His best season as a Bill came in 1991 at the age of 35, a season he capped with a strong Super Bowl performance and his final Pro Bowl appearance. Lofton would go on to catch 57 passes for 1,072 yards and 8 TD, including 4 100-yard performances. Of those 57 receptions, six went for over 40 yards. He became the oldest receiver in NFL history to have a 1,000-yard season (later eclipsed by some guy named Rice). In Super Bowl XXVI, Lofton would end up leading the team in receptions (7) and receiving yards (92), en route to another Bills loss. His final season in Buffalo saw a slight dip in production, but was still very good overall - he caught 51 passes for 786 yards and 6 TD in 1992, helping the Bills reach their third straight Super Bowl. After a non-descript three games in the AFC playoffs where he finished with 6 catches for 72 yards and a TD, he finished his career with the Bills with a no-catch performance in Super Bowl XXVII against the Cowboys. Lofton would spend the 1994 season splitting time between the Rams and Eagles before retiring following the season.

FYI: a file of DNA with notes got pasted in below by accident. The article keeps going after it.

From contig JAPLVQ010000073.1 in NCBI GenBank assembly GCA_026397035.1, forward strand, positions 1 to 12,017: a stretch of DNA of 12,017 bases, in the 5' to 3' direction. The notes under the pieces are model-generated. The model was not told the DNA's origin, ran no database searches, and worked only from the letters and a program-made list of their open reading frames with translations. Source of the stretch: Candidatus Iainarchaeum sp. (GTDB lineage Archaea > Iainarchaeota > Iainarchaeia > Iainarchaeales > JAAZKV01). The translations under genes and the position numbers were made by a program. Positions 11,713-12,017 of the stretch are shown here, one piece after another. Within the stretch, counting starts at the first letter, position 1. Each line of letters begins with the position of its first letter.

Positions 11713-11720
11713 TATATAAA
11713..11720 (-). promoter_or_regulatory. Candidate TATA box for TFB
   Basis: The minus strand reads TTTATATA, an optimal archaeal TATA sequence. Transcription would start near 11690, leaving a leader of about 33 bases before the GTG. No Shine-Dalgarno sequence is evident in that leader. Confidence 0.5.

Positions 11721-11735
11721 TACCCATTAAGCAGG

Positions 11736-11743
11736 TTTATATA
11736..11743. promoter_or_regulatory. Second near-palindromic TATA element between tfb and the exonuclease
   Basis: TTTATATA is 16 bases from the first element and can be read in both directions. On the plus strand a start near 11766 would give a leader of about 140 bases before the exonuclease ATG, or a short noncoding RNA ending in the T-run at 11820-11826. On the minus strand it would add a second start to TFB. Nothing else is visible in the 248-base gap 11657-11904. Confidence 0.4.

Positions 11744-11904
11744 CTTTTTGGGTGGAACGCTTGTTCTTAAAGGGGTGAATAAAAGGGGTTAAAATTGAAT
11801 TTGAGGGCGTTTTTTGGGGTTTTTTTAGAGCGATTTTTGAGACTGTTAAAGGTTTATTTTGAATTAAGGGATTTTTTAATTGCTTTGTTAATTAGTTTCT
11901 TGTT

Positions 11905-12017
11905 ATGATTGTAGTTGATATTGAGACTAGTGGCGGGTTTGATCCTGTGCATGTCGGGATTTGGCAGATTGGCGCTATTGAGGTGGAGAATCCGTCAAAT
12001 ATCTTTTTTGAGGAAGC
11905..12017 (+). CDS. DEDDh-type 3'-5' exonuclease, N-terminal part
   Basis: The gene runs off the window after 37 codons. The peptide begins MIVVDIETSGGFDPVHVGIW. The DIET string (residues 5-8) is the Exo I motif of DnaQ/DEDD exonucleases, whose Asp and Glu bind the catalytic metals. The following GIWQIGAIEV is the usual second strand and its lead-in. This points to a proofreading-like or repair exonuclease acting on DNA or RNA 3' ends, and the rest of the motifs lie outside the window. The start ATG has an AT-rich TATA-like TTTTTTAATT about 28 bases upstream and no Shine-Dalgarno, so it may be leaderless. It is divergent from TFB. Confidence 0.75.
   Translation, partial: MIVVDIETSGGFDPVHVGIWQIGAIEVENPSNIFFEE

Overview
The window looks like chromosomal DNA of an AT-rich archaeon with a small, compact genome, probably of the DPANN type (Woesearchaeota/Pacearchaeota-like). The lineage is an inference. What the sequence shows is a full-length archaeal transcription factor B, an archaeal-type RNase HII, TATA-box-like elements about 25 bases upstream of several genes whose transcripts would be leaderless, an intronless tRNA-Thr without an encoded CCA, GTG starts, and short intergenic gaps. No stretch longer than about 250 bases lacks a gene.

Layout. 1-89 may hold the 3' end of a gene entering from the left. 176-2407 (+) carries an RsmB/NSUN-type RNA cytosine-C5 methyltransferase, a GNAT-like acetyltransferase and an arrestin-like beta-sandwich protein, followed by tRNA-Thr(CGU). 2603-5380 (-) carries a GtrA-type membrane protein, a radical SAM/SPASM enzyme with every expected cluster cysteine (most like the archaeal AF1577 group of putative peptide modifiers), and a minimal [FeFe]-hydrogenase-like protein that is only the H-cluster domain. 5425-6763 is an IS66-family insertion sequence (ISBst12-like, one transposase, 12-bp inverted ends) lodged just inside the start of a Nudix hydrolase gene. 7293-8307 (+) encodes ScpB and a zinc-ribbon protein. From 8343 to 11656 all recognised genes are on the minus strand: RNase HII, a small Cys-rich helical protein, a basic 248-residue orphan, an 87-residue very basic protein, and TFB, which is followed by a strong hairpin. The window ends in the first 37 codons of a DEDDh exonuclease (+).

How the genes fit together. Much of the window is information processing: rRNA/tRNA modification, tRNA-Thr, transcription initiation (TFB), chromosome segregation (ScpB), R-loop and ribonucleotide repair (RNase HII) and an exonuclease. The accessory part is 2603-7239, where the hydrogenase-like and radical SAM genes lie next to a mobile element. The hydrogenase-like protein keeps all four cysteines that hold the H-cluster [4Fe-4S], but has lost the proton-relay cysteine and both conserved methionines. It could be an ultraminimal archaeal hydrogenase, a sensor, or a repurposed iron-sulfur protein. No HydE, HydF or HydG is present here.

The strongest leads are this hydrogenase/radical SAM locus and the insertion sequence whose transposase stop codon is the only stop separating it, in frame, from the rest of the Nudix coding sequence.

Lofton had a number of great moments for the Bills, so it's difficult to point to just one. Perhaps his most memorable catch was the first touchdown of the AFC Championship against the Raiders, or even his 61-yard reception against the Giants in Super Bowl XXV. His best individual game performance came on a Monday Night against the Bengals in 1991, when he had 8 catches for 220 yards and 2 TD. His most memorable performance was undoubtedly in the 1990 AFC Championship against the Raiders, when he finished with 5 catches for 113 yards and 2 TD.